TV brought baseball to fans who had never seen a game

Part of the BASEBALL HISTORY series
Written by: Curt Smith

However clear Bill Stern’s rhetoric was, his subjects were opaque in baseball’s first televised game. Princeton edged Columbia, 2-1, on May 17, 1939, at Baker Field – broadcast to a handful of TV sets in the New York area.

In the stands were about 5,000 people. And due to the nascent technology, the person with the worst view at Baker Field had a better glimpse than the best view at home.

W2XBS used a single camera fifty feet from home plate – “woefully lacking,” said The New York Times. One camera at one site “does not see the complete field. Baseball by television calls for three or four cameras.” At least the viewer didn’t suffer long. The 10-inning game took just two hours and 15 minutes.

The problem was the picture, which was delivered through NBC’s $150,000 van and relayed to a transmitter atop the Empire State Building, then picked up at local outposts. One 9 by 12 inch screen’s “outset was blurred, with reproduced faces dark,” said The Times. The ball was rarely seen. Players resembled “flies.”

On Aug. 26, 1939, NBC telecast a first professional game: Cincinnati at Brooklyn. "No monitor, only two cameras at Ebbets Field,” said Dodgers’ 1939-53 announcer Red Barber. “I had to watch to see which one’s red light was on, then guess its direction.”

Radio seemed immovable. In 1946, 140 million Americans owned 56 million radios compared to TV’s 17,000. But slowly, television became irresistible: by the mid-1950s, 10,000 TVs were being sold every day.

Springtime for TV baseball was really autumn 1951. The Dodgers and Giants tied for the National League pennant. CBS and NBC then aired a best-of-three playoff: The first national network sports telecast. Next, NBC began TV’s first national World Series. Postseason had a Southern sound: Florida’s Barber; Georgia’s Ernie Harwell and Kentucky’s Russ Hodges of the Giants; and Alabama’s Voice of the Yankees: Mel Allen.

“People ask why so many voices came from the South,” said Harwell. “We grew up in a storytelling place.”

Allen and Barber were baseball’s first two larger-than-life TV Voices, receiving the National Baseball Hall of Fame and Museum’s first Ford C. Frick Award for broadcast excellence in 1978. A distant cousin of poet Sidney Lanier, Red made the mound a “pulpit.”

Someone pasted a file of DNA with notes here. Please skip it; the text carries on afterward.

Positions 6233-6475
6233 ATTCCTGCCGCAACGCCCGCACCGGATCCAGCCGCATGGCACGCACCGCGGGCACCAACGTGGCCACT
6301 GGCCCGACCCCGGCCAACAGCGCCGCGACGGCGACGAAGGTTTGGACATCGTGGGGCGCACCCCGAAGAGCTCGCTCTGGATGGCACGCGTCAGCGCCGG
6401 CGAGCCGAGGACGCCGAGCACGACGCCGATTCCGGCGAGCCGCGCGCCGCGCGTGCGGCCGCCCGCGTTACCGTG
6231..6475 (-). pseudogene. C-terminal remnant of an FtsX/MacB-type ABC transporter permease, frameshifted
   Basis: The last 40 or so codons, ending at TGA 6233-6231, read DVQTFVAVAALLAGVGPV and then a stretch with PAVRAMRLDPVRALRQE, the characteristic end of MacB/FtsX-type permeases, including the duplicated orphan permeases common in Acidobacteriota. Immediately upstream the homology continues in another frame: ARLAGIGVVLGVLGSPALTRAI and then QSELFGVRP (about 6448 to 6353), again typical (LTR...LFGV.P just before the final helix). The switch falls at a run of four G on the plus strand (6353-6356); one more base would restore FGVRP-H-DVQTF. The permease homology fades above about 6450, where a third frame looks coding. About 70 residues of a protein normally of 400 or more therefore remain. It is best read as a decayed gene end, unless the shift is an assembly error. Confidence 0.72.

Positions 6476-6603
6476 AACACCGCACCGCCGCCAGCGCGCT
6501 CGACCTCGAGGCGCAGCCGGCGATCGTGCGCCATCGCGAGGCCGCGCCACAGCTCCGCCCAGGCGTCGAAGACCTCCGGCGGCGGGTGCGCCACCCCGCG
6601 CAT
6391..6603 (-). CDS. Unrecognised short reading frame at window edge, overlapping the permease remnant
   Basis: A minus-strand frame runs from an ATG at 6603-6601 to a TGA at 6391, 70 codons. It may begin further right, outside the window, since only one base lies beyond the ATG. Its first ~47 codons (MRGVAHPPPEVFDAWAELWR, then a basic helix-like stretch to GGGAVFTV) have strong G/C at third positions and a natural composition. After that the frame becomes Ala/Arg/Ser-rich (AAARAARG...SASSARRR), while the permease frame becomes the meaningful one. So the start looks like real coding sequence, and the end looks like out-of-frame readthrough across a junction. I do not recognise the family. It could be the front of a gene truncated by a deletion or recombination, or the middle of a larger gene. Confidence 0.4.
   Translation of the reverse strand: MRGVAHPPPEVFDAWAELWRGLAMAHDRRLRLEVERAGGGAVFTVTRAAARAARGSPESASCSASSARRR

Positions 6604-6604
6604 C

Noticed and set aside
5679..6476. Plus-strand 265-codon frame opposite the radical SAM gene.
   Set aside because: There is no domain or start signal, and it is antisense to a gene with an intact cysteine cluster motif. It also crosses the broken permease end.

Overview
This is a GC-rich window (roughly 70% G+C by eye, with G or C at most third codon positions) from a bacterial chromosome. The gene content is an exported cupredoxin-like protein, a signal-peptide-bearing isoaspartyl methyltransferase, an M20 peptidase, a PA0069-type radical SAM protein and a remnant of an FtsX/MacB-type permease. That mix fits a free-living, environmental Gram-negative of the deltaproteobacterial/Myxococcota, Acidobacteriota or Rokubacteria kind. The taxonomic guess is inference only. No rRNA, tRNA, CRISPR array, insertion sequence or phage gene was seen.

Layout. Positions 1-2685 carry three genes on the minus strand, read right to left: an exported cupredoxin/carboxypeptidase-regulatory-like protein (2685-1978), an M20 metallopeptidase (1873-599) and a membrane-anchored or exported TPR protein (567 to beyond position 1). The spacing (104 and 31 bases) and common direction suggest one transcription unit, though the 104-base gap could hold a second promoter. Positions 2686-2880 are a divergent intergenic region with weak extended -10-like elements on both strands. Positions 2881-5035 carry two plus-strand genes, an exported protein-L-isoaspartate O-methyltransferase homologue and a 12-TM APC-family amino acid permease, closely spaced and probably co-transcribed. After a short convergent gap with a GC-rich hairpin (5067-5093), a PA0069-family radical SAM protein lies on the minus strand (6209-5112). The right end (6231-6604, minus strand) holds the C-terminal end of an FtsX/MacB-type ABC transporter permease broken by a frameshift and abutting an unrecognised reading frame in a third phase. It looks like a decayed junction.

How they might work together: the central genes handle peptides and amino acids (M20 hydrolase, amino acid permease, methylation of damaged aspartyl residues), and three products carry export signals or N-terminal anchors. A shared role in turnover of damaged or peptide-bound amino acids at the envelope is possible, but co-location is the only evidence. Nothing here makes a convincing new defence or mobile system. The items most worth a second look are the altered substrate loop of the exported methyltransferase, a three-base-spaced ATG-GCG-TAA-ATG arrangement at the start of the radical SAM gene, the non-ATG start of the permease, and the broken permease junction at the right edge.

Mel was even more identified with American TV at mid-century: Allen called 21 World Series, so famed that, hailing a cab in Omaha one night, he said simply, “Sheraton, please.” The cabby, not recognizing him in the dark, nearly drove off the road.

Post-World War II’s TV capital was Chicago, having one of every 10 TV sets by 1947. New York WPIX and WOR were first to put baserunner and closeup cameras near each dugout and first and third base. In 1951, WGN Chicago invented today’s center field camera. "A guy saw a schoolboy scoreboard and thought, ‘A camera there'd show the hitter and pitcher,’” Cubs and White Sox Voice Jack Brickhouse said. NBC first used it on the 1957 World Series.

Color TV commenced Aug. 11, 1951: Brooklyn at Boston. In 1952, the Fall Classic debuted the novel split screen. From 1947 through 1964, the Gillette Co. sponsored the Series.

“The whole country followed it – farmers, factory workers, kids smuggling radio into class. Life stopped for the Series,” said Family Ties TV creator Gary David Goldberg.

What they saw lingers. 1954: In the Giants-Indians opener, Vic Wertz tested New York’s young center fielder. “There’s a long drive way back in center field – way back, back,” cried Brickhouse. “It is – oh, what a catch by Mays!”

The game’s greatest moments seemed to be made for the nation’s newest craze.

In 1953, ABC launched sport’s first network TV series: Dizzy Dean’s megapopular Game of the Week. In 1955, joining CBS, Game lured 80 percent of sets in use. Dean sang "The Wabash Cannonball," deemed the universe pod-nuh, and interpreted English as no one has, or is likely to. A batter “swang.” A hitter stood “confidentially at the plate.”

In 1957, CBS added a Sunday to its Saturday Game, few knowing what Ol’ Diz would say next. By 1960, three networks covered 123 games, the precursor to baseball’s current alignment with Fox, ESPN, and TBS. By contrast, in 1966 NBC bought exclusivity, making it baseball’s only network and Curt Gowdy its primary voice.

Gowdy had been Red Sox 1951-65 lead announcer. Ninth in 1966, they won an Impossible Dream last-day 1967 pennant. Two years later the even more once-awful Mets won the Series.